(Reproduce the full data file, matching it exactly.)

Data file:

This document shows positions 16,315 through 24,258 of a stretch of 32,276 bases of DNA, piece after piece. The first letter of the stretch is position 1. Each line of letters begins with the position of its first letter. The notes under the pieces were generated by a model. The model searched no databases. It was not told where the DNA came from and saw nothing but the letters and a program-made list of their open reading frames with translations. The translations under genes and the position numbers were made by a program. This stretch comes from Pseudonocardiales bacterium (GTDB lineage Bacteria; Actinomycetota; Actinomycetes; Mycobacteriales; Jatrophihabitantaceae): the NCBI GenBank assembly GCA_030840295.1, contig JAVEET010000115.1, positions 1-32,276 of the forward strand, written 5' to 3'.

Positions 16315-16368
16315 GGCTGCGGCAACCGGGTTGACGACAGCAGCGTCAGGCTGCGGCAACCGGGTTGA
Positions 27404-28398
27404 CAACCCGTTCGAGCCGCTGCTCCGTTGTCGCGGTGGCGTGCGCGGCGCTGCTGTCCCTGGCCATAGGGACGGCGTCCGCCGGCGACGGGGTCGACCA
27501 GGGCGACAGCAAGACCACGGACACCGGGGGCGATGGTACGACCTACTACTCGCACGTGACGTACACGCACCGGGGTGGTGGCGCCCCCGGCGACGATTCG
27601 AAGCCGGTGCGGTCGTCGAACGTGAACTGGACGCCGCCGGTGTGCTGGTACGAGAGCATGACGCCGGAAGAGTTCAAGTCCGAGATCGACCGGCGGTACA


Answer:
This document shows positions 16,315 through 24,258 of a stretch of 32,276 bases of DNA, piece after piece. The first letter of the stretch is position 1. Each line of letters begins with the position of its first letter. The notes under the pieces were generated by a model. The model searched no databases. It was not told where the DNA came from and saw nothing but the letters and a program-made list of their open reading frames with translations. The translations under genes and the position numbers were made by a program. This stretch comes from Pseudonocardiales bacterium (GTDB lineage Bacteria; Actinomycetota; Actinomycetes; Mycobacteriales; Jatrophihabitantaceae): the NCBI GenBank assembly GCA_030840295.1, contig JAVEET010000115.1, positions 1-32,276 of the forward strand, written 5' to 3'.

Positions 16315-16368
16315 GGCTGCGGCAACCGGGTTGACGACAGCAGCGTCAGGCTGCGGCAACCGGGTTGA
Positions 27404-28398
27404 CAACCCGTTCGAGCCGCTGCTCCGTTGTCGCGGTGGCGTGCGCGGCGCTGCTGTCCCTGGCCATAGGGACGGCGTCCGCCGGCGACGGGGTCGACCA
27501 GGGCGACAGCAAGACCACGGACACCGGGGGCGATGGTACGACCTACTACTCGCACGTGACGTACACGCACCGGGGTGGTGGCGCCCCCGGCGACGATTCG
27601 AAGCCGGTGCGGTCGTCGAACGTGAACTGGACGCCGCCGGTGTGCTGGTACGAGAGCATGACGCCGGAAGAGTTCAAGTCCGAGATCGACCGGCGGTACA